Building New Audiences at the Berliner Ensemble, 1949-1956

Research output: Contribution to conferencePaper

Abstract / Description of output

This paper responds to the challenge to recover the ‘alien Brecht’ by investigating how Brecht was re-introduced to audiences in East Berlin between 1949 and 1956. Using material from the Brecht Archive, the archives of Isot Kilian and Egon Monk, and trade union records, it explores the immense efforts that the Berliner Ensemble made to mobilize working-class audiences during its early years – efforts that were spearheaded by Brecht’s young collaborators. It examines how the Berliner Ensemble took specially designed sketches and shows to audiences in workplaces, community centres, and trade union festivals; how it advertised its productions to workers; and how working-class spectators responded in post-show discussions and questionnaires to their first experiences of epic theatre. This primary evidence of workers’ responses provides a valuable counterpoint to the claims that theatre critics frequently made on behalf of working-class audiences in the early GDR, and it also enables us to test and contextualize the pessimism that Brecht expressed in March 1953 about the impact of his productions. With hindsight, the Berliner Ensemble’s ambitious outreach programme exposes a fundamental irony and missed opportunity: at a time when Brecht’s theatre faced substantial criticism from leading figures in the SED, it was making a better job of the government’s policy on outreach than many of its competitors.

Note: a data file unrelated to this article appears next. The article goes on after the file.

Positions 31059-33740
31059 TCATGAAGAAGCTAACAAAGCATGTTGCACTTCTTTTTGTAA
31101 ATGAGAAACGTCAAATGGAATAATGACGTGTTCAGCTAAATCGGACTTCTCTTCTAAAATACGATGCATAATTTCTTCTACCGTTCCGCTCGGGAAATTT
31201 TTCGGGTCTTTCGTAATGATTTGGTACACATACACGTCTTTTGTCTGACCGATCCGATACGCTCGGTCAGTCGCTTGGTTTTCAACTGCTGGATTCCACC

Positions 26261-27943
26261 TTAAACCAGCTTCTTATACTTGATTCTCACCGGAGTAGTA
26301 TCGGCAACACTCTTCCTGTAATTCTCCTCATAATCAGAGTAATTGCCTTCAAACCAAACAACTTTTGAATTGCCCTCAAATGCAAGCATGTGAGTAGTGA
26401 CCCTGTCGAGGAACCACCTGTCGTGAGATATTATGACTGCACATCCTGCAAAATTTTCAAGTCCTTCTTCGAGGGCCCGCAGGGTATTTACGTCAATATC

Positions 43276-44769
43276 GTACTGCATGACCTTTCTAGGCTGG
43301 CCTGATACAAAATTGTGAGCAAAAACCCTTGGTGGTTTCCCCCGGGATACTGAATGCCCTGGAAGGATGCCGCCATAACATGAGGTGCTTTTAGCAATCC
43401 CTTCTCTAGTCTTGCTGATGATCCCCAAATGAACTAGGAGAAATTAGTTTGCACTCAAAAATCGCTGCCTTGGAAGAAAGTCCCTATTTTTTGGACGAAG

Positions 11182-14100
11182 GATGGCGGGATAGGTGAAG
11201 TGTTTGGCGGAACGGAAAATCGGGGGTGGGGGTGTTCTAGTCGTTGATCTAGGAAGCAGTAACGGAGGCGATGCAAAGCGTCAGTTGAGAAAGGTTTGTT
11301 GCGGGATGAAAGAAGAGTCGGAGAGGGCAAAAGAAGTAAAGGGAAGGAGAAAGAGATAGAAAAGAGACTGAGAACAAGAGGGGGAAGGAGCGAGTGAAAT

Original languageEnglish
Publication statusPublished - 23 Jun 2019
Event16th Symposium of the International Brecht Society: Brecht unter Fremden / Brecht Among Strangers - Leipzig, Germany
Duration: 19 Jun 201923 Jul 2019


Conference16th Symposium of the International Brecht Society


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